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Cruise Ship Briefly Quarantined in Coronavirus Scare

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Passengers wait for news aboard Costa Smeralda at Civitavecchia, Italy, Jan. 30 (image via social media)

By The Maritime Executive 01-30-2020 07:55:00

On Thursday, health authorities at the port of Civitavecchia briefly quarantined 6,000 cruise passengers while testing one individual for the possibility of a coronavirus infection. A 54-year-old woman from Macau developed flu-like symptoms while on board the cruise ship Costa Smeralda, and the vessel's medical staff alerted Italian officials on the outside chance that it could be the new virus. 

"As soon as the suspected case was detected, the medical team on board immediately activated all the relevant health procedures to promptly isolate and manage clinical conditions," Costa Cruises told media in a statement. 

Multiple passengers on board Costa Smeralda took to social media to document the experience, and most described a state of mild suspense during the delay. 

"I'm on the Costa Smeralda, people are really very calm but there are some with nervous or anxious people, not because of the coronavirus but because they don't know when they can leave," wrote one passenger on Twitter. 

The incident ultimately proved to be a false alarm. In the afternoon, Costa Cruises announced that Italian health officials had diagnosed the passenger with the common flu. The ship will resume its normal Mediterranean itinerary on Friday.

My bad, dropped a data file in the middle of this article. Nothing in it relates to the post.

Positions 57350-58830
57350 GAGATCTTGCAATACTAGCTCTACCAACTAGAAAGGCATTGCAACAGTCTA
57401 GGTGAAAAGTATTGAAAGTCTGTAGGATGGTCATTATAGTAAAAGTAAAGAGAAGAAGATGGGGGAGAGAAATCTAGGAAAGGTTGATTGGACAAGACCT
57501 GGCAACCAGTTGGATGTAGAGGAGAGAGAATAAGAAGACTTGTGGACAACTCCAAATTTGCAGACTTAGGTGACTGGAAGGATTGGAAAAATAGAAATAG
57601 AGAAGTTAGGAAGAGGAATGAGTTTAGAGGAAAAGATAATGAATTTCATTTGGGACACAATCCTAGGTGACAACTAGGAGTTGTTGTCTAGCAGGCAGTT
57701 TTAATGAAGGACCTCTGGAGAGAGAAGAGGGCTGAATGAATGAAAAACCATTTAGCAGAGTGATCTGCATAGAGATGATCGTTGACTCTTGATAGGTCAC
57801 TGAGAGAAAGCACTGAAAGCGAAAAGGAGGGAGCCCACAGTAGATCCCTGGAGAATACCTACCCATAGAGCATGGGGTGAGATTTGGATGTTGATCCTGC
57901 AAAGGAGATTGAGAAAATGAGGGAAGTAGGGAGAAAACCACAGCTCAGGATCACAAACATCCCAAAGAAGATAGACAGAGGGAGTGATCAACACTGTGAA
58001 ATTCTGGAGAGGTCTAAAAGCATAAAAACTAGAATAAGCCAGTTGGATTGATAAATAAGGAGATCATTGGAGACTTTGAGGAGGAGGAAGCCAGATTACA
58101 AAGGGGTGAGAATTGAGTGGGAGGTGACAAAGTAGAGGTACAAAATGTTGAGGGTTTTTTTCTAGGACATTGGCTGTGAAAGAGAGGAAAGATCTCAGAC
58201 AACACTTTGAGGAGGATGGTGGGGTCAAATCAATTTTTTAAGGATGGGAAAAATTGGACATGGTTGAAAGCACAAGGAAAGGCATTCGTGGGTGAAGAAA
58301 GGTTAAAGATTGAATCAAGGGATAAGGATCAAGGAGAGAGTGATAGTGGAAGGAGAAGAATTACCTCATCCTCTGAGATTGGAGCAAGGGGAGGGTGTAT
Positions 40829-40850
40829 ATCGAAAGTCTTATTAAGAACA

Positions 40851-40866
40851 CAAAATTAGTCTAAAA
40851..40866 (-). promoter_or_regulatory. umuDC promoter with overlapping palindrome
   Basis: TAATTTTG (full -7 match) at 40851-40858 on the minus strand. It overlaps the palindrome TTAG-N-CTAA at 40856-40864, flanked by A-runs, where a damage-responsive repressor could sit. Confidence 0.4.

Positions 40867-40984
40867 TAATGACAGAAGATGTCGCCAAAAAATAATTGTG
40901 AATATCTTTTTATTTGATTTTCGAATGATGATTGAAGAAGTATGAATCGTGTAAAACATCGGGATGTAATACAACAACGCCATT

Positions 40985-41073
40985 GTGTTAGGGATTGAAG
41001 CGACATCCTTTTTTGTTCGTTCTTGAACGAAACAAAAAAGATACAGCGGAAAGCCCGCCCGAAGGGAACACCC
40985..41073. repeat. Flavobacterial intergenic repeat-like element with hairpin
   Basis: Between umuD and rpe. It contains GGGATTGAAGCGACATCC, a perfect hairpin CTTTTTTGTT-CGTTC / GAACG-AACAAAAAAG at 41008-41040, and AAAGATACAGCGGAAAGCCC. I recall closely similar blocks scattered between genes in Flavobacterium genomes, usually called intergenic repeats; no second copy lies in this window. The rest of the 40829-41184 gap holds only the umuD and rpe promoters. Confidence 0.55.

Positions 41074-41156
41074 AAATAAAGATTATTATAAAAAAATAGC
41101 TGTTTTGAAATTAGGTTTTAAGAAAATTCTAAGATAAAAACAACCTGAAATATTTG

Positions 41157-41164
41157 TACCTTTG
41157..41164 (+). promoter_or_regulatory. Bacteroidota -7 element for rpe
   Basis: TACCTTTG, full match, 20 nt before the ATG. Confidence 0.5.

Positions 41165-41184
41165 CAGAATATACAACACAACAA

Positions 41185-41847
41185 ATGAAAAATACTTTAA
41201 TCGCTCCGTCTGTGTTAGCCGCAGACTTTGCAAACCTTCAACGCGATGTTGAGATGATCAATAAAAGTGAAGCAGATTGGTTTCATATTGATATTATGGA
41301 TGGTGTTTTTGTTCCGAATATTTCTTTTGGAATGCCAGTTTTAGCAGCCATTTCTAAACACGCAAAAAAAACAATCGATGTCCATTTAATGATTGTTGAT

Guests who were scheduled to disembark Costa Smeralda on Thursday will be allowed to depart the ship or to remain on board overnight, at their discretion, Costa said. Guests who were scheduled to board the vessel on Thursday will be accommodated in hotels near the port and will embark on Friday.

World health emergency

On Thursday, the World Health Organization (WHO) declared the novel coronavirus outbreak a world health emergency. The virus, which originated in the Chinese city of Wuhan late last month, has since infected nearly 8,000 people in China and caused 213 confirmed deaths. 

Authorities around the world have moved to contain the virus' spread through additional checks at ports of entry. The restrictions primarily apply to air travel: Italy has blocked all flights arriving from China altogether; Lufthansa, British Airways and Air Canada have suspended direct flights to and from Chinese cities; and United Airlines and American Airlines have canceled hundreds of nonstop flights to China due to "declining demand." 

In addition, five cruise lines have announced cancelations or alterations for itineraries calling in China. This list includes Royal Caribbean, which has canceled three sailings for the Shanghai-based Spectrum of the Seas, the largest vessel in the Chinese market. The decision will have an effect on annual earnings in the range of $0.10 per share, the company said, and more if travel in China is disrupted for an extended period. 

More cases than SARS

The Wuhan coronavirus has already affected more people in China than the SARS epidemic of 2002-3, but early indications suggest that it is less lethal than the previous contagion. “Similar to SARS, most of the mortality is occurring among people with other illnesses and among the elderly," said Dr. Alex Greninger of the University of Washington, who heads a lab studying the new coronavirus. Multiple research teams in government and academia are working on vaccine candidates for the new virus, and first clinical trials are expected within several months. 

While it is new, the Wuhan coronavirus has had a far smaller impact to date than influenza - a familiar virus which has already killed 8,200 people in the United States over the course of this flu season. Worldwide, the flu kills as many as 650,000 people every year, according to the World Health Organization.